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This court's power and duty of "general superintendence of all courts of inferior jurisdiction" is designed under the specific wording of G. L. c. 211, Section 3, as amended through St. 1973, c. 1114, Section 44, to "correct and prevent errors and abuses therein if no other remedy is expressly provided." We agree with Beckman's premises offered in this case that this power is used sparingly and that certain standards have been developed by the court to guide it in its exercise of discretion at the interlocutory stages of criminal proceedings. Thus, review will only be granted where there are substantial claims alleging violation of the appellant's substantive rights. See Myers v. Commonwealth, 363 Mass. 843 , 844 (1973); Barber v. Commonwealth, 353 Mass. 236 , 239 (1967). Most important, the error complained of must be irremediable so that an order for a new trial in the normal process of appeal will not put the defendant in statu quo. See Whitmarsh v. Commonwealth, 366 Mass. 212 , 215 (1974), appeal dismissed, 421 U.S. 957 (1975); Gilday v. Commonwealth, 360 Mass. 170 , 171 (1971).

Beckman does not argue against those parts of the trial judge's order which go no farther than this court has permitted in several cases in which we have approved reciprocal discovery, of a limited nature, in criminal proceedings. See Blaisdell v. Commonwealth, 372 Mass. 753 (1977) (notice of insanity defense and production of names and addresses of witnesses relevant thereto); Commonwealth v. Edgerly, 372 Mass. 337 (1977) (notice of alibi defense and production of names and addresses of witnesses relevant to that defense). Commonwealth v. Lewinski, 367 Mass. 889 (1975) (holding that a trial judge may condition the right of the defendant to secure statements of witnesses on reciprocal delivery by the defendant). However, Beckman correctly observes that the order in this case reaches well beyond anything we have previously sanctioned.

Beckman argues that a sweeping order of this nature is permitted, if valid at all, only if it is based on a comprehensive

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rule of court regulating reciprocal discovery. This principle has been expressed many times. See, e.g., Gilday v. Commonwealth, 360 Mass. 170 , 172 (1971); Moore v. State, 105 Ariz. 510, 512 (1970). He argues that here we have a judge expanding prosecutorial discovery, and necessarily making important policy decisions, on a decisional and case-by-case basis. This argument is considerably weakened by the fact that the proposed Massachusetts Rules of Criminal Procedure have been published and widely distributed, and are presently scheduled to become effective on July 1, 1979. It can be argued that the trial judge's order in this case is not too sweeping, by analogy to rule 14 of the proposed rules. Nevertheless, we think that the better course would have been for the single justice to allow a hearing for examination of at least the questions of the conformity of the order to the proposed rule, and whether there are particular circumstances in this case which entitled Beckman to relief. The unprecedented nature of the controversy here, and the lack of uniformity in rulings by two judges as to the seven codefendants, lend credence to Beckman's claim of review by a single justice of this court. We express no opinion on the issue, as raised by Beckman in his brief, that even a discovery order premised on the proposed rule would violate his rights under the United States and Massachusetts Constitutions. Nor do we express an opinion as to whether that issue should be opened in the threshold hearing which we think Beckman should be afforded here. The case is remanded to the county court for further proceedings consistent with this opinion, and the matter should be advanced for speedy disposition, in light of the considerable delay already incurred in bringing the indictments to trial.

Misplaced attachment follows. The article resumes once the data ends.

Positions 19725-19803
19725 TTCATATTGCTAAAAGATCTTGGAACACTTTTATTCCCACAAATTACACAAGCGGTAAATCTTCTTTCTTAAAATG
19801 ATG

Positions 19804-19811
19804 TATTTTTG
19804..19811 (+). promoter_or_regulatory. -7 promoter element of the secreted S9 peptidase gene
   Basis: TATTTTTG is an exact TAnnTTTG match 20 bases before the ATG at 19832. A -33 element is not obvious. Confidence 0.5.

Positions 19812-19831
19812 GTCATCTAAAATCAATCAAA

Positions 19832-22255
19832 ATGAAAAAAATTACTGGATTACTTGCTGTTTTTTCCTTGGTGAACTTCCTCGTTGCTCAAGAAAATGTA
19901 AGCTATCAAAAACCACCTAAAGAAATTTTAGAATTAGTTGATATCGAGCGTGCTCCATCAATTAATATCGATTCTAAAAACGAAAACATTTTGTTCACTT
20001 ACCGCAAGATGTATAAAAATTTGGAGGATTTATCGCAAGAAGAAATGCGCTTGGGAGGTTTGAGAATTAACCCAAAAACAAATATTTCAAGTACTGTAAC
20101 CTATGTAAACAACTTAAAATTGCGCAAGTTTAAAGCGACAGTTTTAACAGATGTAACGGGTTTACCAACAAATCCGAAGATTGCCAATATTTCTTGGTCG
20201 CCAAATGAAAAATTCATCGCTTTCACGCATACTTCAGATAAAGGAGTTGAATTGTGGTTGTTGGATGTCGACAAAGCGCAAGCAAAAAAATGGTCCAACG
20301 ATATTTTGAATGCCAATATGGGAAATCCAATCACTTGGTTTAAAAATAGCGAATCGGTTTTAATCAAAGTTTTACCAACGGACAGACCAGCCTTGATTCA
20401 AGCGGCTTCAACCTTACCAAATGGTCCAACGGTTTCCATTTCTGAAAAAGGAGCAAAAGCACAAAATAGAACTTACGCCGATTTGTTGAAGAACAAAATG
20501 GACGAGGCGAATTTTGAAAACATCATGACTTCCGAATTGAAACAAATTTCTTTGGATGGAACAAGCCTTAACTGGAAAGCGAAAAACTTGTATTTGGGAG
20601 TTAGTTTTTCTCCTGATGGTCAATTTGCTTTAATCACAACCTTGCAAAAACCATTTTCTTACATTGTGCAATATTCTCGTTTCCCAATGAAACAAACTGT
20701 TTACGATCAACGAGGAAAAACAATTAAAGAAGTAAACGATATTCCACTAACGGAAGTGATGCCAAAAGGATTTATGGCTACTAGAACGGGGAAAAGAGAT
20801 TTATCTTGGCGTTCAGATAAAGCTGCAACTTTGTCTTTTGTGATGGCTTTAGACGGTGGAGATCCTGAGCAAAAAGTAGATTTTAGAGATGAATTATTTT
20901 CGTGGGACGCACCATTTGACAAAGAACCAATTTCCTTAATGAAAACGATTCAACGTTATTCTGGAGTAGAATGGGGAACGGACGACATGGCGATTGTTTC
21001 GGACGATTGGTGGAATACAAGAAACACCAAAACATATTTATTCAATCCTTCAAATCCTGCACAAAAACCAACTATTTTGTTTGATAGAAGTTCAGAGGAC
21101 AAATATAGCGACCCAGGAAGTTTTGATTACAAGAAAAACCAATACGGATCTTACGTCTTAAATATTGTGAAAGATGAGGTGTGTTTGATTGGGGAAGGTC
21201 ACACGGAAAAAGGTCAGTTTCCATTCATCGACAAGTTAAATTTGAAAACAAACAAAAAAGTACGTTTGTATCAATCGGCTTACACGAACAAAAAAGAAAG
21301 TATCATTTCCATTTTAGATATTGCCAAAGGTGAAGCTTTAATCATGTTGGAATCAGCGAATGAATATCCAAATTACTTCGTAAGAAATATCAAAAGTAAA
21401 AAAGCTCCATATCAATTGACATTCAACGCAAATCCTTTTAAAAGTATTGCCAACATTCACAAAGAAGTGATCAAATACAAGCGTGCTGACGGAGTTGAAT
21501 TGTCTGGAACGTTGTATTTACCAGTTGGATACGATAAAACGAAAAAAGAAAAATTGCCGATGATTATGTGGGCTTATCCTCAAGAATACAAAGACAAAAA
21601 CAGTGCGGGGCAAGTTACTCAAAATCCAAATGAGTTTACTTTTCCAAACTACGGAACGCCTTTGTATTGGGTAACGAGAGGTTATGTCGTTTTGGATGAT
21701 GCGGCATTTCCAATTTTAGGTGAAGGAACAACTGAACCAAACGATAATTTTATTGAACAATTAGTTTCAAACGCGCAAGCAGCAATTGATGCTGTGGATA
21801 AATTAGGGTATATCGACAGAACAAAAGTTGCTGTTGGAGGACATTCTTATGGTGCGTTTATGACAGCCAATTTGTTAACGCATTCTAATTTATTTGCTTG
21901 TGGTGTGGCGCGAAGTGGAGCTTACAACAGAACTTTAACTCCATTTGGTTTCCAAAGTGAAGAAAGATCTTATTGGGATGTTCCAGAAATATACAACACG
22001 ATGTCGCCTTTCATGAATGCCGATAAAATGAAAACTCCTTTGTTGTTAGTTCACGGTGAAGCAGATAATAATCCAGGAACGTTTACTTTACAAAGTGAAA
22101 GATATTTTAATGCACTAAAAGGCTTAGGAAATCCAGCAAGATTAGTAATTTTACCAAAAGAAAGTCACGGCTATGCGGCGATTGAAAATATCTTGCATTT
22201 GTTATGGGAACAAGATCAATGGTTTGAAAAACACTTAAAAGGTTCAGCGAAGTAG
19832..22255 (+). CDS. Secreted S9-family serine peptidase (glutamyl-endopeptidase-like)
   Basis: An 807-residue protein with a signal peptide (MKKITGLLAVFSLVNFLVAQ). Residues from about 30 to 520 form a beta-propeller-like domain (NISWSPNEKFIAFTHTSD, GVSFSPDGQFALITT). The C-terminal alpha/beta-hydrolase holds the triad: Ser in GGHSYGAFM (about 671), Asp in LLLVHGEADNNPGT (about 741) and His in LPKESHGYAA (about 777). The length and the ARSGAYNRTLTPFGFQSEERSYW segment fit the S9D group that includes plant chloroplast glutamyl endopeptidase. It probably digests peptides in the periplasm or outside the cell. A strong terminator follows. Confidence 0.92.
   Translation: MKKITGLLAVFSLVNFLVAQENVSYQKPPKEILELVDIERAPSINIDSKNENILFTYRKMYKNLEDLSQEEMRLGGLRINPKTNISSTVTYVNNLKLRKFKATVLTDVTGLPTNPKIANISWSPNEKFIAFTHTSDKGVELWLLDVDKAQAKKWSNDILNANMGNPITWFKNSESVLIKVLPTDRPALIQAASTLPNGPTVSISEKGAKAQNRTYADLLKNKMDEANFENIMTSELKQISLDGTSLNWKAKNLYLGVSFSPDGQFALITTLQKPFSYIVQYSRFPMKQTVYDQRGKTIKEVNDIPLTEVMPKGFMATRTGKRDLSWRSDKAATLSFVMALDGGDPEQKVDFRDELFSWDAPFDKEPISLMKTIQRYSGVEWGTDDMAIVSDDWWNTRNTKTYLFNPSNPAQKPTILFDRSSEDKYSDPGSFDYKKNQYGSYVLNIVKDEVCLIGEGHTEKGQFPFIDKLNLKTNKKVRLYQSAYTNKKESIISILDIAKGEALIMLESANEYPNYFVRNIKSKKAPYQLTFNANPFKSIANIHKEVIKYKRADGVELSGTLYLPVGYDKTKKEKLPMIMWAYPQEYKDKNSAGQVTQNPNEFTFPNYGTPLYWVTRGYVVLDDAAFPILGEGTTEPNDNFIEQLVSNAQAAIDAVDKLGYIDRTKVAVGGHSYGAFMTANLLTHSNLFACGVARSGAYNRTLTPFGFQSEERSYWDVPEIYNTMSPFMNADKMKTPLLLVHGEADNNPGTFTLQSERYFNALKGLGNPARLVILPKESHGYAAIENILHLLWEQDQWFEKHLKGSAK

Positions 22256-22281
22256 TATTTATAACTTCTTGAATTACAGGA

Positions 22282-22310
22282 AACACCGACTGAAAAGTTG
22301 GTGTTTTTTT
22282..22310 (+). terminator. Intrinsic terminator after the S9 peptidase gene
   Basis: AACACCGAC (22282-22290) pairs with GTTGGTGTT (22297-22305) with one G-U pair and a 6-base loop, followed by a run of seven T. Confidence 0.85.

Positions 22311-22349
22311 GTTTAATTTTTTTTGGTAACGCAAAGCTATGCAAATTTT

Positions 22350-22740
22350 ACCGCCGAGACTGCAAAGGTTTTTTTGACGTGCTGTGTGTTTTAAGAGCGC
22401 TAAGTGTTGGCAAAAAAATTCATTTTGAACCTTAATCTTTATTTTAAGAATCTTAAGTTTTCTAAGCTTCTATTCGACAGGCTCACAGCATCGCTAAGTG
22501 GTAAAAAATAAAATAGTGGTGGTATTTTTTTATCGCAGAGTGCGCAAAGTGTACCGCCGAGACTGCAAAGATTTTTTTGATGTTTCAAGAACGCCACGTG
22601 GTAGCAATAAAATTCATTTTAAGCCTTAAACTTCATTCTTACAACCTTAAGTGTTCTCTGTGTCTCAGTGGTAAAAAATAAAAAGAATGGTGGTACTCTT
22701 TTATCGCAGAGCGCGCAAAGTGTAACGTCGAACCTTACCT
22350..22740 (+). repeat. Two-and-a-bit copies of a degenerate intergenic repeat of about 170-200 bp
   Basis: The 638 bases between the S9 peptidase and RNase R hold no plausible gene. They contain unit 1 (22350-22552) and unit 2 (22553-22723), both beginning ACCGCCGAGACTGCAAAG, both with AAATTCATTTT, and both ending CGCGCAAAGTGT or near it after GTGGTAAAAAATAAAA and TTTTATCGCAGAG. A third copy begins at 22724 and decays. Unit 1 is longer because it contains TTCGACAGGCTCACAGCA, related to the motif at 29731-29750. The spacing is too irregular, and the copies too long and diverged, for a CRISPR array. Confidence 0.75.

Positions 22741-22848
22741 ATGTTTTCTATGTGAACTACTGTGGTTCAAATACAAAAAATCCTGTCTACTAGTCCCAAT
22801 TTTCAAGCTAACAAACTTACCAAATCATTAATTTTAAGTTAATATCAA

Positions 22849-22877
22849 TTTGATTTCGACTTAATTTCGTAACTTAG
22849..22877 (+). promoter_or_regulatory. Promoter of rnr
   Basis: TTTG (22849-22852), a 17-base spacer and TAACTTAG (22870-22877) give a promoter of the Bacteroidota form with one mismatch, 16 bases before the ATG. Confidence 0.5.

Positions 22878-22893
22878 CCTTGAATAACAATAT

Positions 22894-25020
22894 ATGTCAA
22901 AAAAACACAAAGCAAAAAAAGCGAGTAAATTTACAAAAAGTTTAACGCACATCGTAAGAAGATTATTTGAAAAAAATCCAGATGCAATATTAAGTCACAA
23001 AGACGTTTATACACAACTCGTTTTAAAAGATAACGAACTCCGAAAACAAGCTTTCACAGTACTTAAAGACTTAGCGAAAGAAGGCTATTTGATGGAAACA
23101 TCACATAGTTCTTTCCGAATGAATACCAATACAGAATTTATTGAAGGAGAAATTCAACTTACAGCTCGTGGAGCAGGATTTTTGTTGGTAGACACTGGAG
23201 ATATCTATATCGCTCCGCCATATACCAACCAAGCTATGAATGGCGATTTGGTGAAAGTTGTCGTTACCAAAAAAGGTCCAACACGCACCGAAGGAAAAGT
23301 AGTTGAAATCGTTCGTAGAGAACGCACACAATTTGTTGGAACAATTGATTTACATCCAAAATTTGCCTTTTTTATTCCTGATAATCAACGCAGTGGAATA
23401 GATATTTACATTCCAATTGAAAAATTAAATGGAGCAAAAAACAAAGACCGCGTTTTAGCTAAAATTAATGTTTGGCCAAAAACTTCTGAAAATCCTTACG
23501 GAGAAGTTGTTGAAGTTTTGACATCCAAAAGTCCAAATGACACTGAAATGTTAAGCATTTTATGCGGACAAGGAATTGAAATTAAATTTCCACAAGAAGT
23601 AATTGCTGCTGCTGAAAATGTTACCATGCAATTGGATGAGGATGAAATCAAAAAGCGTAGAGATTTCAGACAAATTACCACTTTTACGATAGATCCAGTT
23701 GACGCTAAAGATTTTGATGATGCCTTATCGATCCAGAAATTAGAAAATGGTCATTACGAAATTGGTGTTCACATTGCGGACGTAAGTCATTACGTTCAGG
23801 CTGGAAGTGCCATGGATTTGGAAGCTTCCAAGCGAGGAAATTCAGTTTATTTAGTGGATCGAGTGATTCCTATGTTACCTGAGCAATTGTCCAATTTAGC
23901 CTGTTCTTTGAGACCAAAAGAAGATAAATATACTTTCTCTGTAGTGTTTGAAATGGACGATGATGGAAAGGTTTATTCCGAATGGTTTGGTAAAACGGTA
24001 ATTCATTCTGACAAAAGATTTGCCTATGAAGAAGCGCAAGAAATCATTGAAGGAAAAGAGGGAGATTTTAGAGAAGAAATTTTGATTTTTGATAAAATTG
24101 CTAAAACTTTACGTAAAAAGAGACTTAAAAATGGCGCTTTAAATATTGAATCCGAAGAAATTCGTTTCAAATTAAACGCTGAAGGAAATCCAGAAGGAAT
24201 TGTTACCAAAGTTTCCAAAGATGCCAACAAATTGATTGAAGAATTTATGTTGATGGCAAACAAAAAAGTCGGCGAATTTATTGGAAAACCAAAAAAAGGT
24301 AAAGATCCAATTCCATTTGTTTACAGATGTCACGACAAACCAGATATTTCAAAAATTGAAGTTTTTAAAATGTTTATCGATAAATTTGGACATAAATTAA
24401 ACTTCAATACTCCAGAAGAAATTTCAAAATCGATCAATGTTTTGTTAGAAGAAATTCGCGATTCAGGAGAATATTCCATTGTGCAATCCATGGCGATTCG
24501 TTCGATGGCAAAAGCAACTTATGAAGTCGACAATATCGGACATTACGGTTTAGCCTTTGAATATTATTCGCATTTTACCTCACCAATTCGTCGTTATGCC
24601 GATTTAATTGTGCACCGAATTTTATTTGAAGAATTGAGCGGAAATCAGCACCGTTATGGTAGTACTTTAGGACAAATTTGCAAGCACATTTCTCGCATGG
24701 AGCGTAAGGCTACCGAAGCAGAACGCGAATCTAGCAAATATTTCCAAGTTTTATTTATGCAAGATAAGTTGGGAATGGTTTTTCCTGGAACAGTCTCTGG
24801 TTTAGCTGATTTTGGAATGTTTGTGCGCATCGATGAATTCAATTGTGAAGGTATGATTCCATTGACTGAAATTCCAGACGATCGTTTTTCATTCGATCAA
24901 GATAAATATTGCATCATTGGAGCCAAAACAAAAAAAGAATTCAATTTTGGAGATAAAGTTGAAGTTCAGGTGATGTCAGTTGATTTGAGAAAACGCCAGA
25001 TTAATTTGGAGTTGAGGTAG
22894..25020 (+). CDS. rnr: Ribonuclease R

So ordered.